In this article, we will be answering the following question: What are the differences in failure rates, reliabilities, and MTBF for the simplex and parallel switchgear configurations?
We must first define the simplex and parallel switchgear configurations:
In the simplex switchgear configuration, the 4160V/600V, step-down transformer is connected to the switchgear via cable bus.
In the parallel switchgear configuration, the two step-down transformers in parallel are connected to switchgear busses A and B, respectively. Switchgears A and B are connected with the “tie” circuit breaker, in this case CB-1001T. The “tie” circuit breaker is normally open, whereas the “main” circuit breakers are normally closed during normal operating conditions. If for example, XFMR-1000A fails, then CB-1001A1 opens and CB-1001T closes, automatically. This will allow XFMR-1000B to provide power to both switchgears A and B and their corresponding downstream loads.
Note that in both the configurations above, We’ve assumed that each configuration is isolated. Meaning that the upstream and downstream connections to each configuration are 100% reliable.
We will be assuming that one of the two configurations is required for of a 40,000 bpd, SAGD facility with a 30-year lifecycle. If the configuration fails, then the entire facility will fail.
Probability of correct operation for each configuration:
The probability that the simplex switchgear configuration will operate correctly is also known as its reliability. Therefore, Psimplex = Rsimplex.
We know that side A and side B are equivalent. We will assume that sides A and B operate independently and that their operating probabilities are independent events. Therefore, PA and B = PA*PB and PA = PB.
Therefore, the probability that the parallel switchgear configuration will operate correctly is Pparallel = PA + PB – PA and B. In terms of the simplex configuration, the probability of the parallel configuration is Pparallel = Rsimplex*(2 – Rsimplex).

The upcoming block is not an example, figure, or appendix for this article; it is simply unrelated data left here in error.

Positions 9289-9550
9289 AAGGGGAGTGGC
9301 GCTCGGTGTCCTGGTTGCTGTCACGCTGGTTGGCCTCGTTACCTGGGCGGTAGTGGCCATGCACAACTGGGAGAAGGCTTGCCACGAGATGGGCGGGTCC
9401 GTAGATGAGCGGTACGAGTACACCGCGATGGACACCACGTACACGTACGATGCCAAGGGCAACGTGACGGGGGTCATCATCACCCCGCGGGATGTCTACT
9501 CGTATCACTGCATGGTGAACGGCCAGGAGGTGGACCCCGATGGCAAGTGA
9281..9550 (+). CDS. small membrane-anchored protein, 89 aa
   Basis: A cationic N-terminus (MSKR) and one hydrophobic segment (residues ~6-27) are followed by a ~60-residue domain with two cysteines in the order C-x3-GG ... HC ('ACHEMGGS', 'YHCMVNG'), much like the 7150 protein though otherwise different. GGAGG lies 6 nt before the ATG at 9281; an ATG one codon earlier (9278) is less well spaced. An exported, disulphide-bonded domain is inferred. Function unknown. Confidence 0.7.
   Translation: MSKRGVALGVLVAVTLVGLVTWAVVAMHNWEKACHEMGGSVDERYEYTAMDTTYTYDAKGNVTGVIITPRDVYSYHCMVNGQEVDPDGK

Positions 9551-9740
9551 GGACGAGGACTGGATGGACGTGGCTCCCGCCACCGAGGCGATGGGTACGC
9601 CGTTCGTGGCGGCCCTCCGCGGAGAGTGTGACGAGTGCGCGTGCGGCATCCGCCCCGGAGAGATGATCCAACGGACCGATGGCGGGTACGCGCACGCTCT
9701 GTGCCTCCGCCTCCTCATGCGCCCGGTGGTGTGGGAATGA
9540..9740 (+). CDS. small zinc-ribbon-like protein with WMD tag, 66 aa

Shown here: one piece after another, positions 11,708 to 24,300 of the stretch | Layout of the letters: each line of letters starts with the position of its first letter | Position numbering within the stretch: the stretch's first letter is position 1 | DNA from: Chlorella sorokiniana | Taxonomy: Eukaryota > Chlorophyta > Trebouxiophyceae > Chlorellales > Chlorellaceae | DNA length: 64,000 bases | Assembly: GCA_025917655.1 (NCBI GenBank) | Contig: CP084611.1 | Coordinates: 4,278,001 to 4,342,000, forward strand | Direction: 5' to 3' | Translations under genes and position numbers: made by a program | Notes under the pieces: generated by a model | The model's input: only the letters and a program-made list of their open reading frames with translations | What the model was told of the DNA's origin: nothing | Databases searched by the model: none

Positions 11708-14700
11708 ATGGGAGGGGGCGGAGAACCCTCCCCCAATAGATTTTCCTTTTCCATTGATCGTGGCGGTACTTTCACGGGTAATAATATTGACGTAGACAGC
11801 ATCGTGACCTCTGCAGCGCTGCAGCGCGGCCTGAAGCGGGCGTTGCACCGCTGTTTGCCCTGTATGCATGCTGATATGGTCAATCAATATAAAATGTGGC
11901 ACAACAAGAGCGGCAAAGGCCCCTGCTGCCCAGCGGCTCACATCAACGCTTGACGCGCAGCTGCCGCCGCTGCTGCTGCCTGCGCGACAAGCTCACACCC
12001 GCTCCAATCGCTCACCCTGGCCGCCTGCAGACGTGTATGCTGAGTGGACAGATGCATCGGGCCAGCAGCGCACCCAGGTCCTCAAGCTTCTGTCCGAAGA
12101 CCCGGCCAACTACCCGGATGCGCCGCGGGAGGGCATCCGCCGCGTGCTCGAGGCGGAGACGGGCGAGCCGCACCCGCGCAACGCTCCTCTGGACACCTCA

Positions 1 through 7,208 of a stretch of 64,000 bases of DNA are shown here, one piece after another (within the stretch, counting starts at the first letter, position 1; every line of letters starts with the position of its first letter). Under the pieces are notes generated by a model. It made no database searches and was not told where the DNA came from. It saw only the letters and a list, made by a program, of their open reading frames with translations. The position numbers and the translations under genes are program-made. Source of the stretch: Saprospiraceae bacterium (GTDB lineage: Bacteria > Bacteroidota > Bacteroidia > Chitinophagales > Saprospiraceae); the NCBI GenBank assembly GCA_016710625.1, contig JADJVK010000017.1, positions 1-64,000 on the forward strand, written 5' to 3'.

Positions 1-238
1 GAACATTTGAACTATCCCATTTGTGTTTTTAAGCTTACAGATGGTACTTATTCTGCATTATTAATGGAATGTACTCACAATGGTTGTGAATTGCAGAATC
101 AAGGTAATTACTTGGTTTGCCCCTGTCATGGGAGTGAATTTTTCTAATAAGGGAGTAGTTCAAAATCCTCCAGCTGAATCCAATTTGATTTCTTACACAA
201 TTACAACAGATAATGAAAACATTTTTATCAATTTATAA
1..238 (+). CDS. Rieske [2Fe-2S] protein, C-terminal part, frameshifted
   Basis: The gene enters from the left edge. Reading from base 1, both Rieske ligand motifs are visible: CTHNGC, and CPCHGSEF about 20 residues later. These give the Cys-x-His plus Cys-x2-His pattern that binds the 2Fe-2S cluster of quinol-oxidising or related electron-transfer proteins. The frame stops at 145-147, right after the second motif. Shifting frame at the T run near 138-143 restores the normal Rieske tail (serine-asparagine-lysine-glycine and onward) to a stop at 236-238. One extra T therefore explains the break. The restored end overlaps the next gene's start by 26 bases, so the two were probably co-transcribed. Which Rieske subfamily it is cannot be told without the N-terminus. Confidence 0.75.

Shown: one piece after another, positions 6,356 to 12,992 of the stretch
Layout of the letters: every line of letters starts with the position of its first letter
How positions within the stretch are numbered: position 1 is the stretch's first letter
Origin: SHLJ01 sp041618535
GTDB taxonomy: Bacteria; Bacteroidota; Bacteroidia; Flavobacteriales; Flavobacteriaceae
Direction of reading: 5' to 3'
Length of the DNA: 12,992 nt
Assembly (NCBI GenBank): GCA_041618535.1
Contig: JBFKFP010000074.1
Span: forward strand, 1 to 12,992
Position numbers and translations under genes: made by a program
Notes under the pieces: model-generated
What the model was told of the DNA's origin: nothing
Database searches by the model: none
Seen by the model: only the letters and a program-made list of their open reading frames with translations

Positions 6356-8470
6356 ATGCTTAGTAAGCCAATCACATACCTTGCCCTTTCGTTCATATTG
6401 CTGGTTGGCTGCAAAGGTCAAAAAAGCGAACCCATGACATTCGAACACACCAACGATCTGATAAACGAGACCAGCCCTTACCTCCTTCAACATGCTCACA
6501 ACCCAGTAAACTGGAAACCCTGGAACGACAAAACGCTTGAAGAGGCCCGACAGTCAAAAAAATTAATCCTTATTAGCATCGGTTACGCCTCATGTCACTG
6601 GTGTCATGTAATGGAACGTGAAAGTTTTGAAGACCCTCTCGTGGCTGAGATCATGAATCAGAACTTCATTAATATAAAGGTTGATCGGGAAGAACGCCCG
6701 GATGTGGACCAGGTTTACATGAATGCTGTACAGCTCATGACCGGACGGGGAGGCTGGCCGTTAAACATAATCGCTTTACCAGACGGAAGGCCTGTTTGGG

Failure rate of each configuration:
Based on the US Army’s reliability database , we can determine the failure rate for each piece of equipment as show in the following table:
A = Cable bus between the transformer and circuit breaker is assumed to be 3 phase, 750MCM, with 2 parallel runs. Therefore, the quantity is 6 = 3 phases * 2 runs.
B = Each cable will require a termination on the secondary of the transformer and the circuit breaker. Therefore, the quantity is 12 = 6 cables * 2 terminations.
C = We will only be including the 2 main breakers and ignoring the tie breaker.
We can replace the equipment in the simplex configuration with the equipment’s failure rate as follows:
Since the failure rates are in series, we can sum them to get λsimplex ≅ 0.03302 failures/year.
In a similar fashion, we can convert the equipment in the parallel configuration with its failure rates:
Note that for simplicity, we have assumed that the tie breaker, CB-1001T is 100% reliable; therefore, it has a failure rate of 0.
The failure rate of the parallel configuration is not as straight forward as the simplex configuration. To calculate its failure rate, we must first calculate the reliability of the system.
Reliability of each configuration:
The reliability equation for the simplex and parallel configurations will be as follows:
R(t)simplex = e-λsimplext
R(t)parallel = 2e-λsimplext – e-2λsimplext
As you can see from the following graph, the parallel configuration is 3 – 25% more reliable than the simplex configuration over a 30-year lifecycle.
We will now calculate the Mean Time Before Failure, MTBF = ∫R(t)dt
MTBFsimplex = 1/λsimplex ≅ 30 years/failure
MTBFparallel = 3/(2λsimplex) ≅ 45 years/failure
By definition, λ = 1/MTBF.
Therefore, λparallel ≅ 0.02201 failures/year.
From the following table, we can see that the parallel configuration is 3 – 25% more reliable than the simplex configuration. Statistically, we can expect one failure with the simplex configuration during the 30-year lifecycle of our facility and less than one failure for the parallel configuration.
The reader should consider that each facility is unique and that there are many factors that we have ignored for the sake of simplicity that can affect the failure rate and reliability of the system, such as:
- Transmission/distribution line reliability
- Substation configuration
- Maintenance procedures
- Site generation
References: Department of the Army, “Survey Of Reliability And Availability Information For Power Distribution, Power Generation, And Heating, Ventilating And Air Conditioning (hvac) Components For Commercial, Industrial, And Utility Installations,” 22 July 2006. [Online]. Available: http://armypubs.army.mil/eng/DR_pubs/dr_a/pdf/tm5_698_5.pdf. [Accessed 19 November 2014].